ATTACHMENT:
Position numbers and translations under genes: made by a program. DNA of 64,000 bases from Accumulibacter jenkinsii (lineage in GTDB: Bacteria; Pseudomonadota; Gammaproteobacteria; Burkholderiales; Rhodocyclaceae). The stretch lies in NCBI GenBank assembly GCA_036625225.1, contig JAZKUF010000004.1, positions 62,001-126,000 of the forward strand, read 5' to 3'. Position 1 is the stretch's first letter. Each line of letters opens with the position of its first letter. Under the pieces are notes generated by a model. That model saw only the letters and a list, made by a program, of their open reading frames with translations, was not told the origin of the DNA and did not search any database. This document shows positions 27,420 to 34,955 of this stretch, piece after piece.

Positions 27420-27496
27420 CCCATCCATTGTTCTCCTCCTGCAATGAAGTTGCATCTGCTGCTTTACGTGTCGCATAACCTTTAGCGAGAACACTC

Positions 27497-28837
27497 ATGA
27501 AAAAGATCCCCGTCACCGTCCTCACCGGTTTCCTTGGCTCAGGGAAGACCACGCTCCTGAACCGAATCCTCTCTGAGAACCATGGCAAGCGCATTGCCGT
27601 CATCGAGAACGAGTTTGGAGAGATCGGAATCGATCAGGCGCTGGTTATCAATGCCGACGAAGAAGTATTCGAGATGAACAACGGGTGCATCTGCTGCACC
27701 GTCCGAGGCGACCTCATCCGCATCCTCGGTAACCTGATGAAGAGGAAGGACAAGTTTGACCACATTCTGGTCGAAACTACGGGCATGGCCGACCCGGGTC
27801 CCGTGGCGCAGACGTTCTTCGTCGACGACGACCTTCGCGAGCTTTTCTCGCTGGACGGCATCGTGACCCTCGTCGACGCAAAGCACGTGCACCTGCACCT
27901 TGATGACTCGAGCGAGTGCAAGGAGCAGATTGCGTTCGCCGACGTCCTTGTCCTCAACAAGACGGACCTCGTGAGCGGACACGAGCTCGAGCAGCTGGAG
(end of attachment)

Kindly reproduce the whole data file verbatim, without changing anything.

Position numbers and translations under genes: made by a program. DNA of 64,000 bases from Accumulibacter jenkinsii (lineage in GTDB: Bacteria; Pseudomonadota; Gammaproteobacteria; Burkholderiales; Rhodocyclaceae). The stretch lies in NCBI GenBank assembly GCA_036625225.1, contig JAZKUF010000004.1, positions 62,001-126,000 of the forward strand, read 5' to 3'. Position 1 is the stretch's first letter. Each line of letters opens with the position of its first letter. Under the pieces are notes generated by a model. That model saw only the letters and a list, made by a program, of their open reading frames with translations, was not told the origin of the DNA and did not search any database. This document shows positions 27,420 to 34,955 of this stretch, piece after piece.

Positions 27420-27496
27420 CCCATCCATTGTTCTCCTCCTGCAATGAAGTTGCATCTGCTGCTTTACGTGTCGCATAACCTTTAGCGAGAACACTC

Positions 27497-28837
27497 ATGA
27501 AAAAGATCCCCGTCACCGTCCTCACCGGTTTCCTTGGCTCAGGGAAGACCACGCTCCTGAACCGAATCCTCTCTGAGAACCATGGCAAGCGCATTGCCGT
27601 CATCGAGAACGAGTTTGGAGAGATCGGAATCGATCAGGCGCTGGTTATCAATGCCGACGAAGAAGTATTCGAGATGAACAACGGGTGCATCTGCTGCACC
27701 GTCCGAGGCGACCTCATCCGCATCCTCGGTAACCTGATGAAGAGGAAGGACAAGTTTGACCACATTCTGGTCGAAACTACGGGCATGGCCGACCCGGGTC
27801 CCGTGGCGCAGACGTTCTTCGTCGACGACGACCTTCGCGAGCTTTTCTCGCTGGACGGCATCGTGACCCTCGTCGACGCAAAGCACGTGCACCTGCACCT
27901 TGATGACTCGAGCGAGTGCAAGGAGCAGATTGCGTTCGCCGACGTCCTTGTCCTCAACAAGACGGACCTCGTGAGCGGACACGAGCTCGAGCAGCTGGAG